English language Uncategorized

No comment?

Q: I’m a web editor and I was wondering why you don’t allow comments on your blog. I would be curious to see what other readers have to say about some of your posts.

A: The reason Stewart and I do our blog as we do – a simple Q&A – is because this allows us to carefully edit and research each answer that’s published. (And, yes, it’s OK to put an adverb like “carefully” between the prepositional marker “to” and an infinitive like “edit.” If you disagree, check out this blog item.)

Our principal goal is absolute accuracy, though we occasionally fall short. Every once in a while, a reader points out the error of our ways, and we fix the offending blog item.

If we allowed free access and let everyone comment at will, the blog would be full of inaccuracies. Or we would be spending an inordinate amount of time correcting comments.

Too many language blogs are mere collections of misinformation. We want ours to be authoritative, and not a rumor mill.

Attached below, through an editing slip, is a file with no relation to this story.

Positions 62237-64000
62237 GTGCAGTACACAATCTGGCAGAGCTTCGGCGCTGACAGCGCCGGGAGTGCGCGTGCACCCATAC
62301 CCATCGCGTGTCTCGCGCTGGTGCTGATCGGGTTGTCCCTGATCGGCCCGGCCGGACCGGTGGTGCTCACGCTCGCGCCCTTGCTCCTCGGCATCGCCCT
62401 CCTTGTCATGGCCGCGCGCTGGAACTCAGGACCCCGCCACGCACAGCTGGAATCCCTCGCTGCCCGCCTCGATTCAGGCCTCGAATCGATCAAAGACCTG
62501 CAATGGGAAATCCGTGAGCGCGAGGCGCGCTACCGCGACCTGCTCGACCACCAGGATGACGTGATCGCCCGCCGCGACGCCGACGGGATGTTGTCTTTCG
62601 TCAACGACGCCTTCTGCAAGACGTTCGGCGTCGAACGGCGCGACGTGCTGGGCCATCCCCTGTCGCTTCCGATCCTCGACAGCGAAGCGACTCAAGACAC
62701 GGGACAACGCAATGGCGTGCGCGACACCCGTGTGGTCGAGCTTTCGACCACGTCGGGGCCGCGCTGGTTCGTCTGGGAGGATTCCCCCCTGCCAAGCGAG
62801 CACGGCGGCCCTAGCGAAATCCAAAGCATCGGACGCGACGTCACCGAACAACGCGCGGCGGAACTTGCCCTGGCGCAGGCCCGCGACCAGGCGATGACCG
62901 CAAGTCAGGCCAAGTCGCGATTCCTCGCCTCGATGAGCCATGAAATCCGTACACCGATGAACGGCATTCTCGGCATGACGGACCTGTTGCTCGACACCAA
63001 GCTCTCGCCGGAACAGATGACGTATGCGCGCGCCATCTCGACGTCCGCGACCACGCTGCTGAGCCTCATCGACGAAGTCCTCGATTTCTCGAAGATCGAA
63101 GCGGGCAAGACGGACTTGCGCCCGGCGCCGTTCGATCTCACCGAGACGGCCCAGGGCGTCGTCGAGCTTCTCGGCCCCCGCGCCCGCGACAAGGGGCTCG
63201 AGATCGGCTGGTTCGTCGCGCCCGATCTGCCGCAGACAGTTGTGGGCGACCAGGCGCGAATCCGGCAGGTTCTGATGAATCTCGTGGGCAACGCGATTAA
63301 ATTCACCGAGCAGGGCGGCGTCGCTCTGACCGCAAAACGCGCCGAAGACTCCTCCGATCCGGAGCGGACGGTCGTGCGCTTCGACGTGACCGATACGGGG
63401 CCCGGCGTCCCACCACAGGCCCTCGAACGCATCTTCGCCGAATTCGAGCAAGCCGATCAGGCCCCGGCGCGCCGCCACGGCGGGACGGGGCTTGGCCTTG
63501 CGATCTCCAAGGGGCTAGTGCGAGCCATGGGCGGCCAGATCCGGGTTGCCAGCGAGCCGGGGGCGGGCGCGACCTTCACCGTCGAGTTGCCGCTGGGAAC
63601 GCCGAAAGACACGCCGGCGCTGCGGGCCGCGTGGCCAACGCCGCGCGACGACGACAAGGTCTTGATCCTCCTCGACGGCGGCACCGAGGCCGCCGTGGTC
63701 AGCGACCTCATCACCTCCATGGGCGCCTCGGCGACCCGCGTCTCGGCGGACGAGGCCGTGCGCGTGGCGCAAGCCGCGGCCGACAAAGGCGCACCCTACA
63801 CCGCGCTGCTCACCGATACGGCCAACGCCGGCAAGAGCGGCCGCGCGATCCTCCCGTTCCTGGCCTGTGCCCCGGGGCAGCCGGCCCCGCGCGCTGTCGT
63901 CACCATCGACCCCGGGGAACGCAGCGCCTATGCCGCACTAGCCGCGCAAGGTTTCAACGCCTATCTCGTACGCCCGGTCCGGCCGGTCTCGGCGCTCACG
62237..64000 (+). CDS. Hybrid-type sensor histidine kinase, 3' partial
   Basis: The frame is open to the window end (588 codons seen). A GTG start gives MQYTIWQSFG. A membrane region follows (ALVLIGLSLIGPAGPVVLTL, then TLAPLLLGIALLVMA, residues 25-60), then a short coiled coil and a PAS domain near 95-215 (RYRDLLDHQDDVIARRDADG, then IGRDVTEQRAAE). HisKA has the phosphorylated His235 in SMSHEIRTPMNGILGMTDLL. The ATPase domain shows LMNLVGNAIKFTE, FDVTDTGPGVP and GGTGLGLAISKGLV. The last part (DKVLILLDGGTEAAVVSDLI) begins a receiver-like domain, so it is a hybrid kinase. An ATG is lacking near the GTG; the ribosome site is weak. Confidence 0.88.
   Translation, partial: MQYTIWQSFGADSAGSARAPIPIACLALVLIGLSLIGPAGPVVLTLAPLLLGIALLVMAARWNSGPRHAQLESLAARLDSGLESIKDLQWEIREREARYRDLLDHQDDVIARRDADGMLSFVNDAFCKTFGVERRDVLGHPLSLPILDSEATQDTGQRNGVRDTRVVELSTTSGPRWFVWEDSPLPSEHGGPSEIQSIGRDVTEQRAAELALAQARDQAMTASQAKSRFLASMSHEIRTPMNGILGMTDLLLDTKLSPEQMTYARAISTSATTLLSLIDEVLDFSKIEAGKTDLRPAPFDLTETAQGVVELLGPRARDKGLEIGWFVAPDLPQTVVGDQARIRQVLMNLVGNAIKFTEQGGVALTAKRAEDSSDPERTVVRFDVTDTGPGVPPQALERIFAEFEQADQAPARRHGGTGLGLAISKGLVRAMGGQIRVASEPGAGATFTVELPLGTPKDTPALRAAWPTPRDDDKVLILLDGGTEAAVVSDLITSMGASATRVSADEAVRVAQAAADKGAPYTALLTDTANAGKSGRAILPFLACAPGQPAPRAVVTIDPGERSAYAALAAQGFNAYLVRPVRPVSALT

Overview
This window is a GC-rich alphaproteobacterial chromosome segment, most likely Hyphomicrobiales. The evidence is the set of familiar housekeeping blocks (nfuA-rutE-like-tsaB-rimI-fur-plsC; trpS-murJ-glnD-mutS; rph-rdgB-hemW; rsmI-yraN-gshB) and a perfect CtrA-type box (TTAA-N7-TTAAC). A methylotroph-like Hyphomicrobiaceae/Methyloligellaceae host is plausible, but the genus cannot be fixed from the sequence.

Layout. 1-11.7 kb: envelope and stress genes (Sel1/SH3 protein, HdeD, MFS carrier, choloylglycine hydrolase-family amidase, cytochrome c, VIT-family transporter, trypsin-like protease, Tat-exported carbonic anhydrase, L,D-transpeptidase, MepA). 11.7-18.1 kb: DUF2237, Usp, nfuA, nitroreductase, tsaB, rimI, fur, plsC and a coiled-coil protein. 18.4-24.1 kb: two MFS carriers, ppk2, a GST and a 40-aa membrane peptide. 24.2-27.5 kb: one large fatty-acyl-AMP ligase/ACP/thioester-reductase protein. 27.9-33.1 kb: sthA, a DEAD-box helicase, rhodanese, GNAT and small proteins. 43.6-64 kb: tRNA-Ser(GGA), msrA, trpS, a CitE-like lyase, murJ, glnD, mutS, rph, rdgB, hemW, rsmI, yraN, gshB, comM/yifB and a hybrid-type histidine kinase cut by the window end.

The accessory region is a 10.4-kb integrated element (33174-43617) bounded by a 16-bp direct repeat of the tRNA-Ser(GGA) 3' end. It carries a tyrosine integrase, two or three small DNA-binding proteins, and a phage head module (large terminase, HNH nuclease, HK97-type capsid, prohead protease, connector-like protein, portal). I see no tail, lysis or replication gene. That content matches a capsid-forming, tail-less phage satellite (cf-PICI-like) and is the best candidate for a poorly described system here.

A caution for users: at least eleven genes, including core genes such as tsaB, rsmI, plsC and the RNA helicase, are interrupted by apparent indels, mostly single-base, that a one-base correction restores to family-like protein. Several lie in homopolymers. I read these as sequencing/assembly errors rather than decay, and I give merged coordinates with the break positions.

While we’re on the subject of comments (or, rather, no comments), you may be interested in the early history of the verb “comment.”

When it entered English in the 15th century, the verb had a negative connotation, according to the Oxford English Dictionary. This early meaning, now considered obsolete, was to “devise, contrive, invent (especially something false or bad).”

The OED says we got the word from the medieval Latin commentare, meaning “to devise, excogitate (usually in a bad sense, of fraud or mischief).”

Although Stewart and I don’t let readers comment at will, we like to hear your comments. If you spot any errors, let us know. Keep us on our toes!

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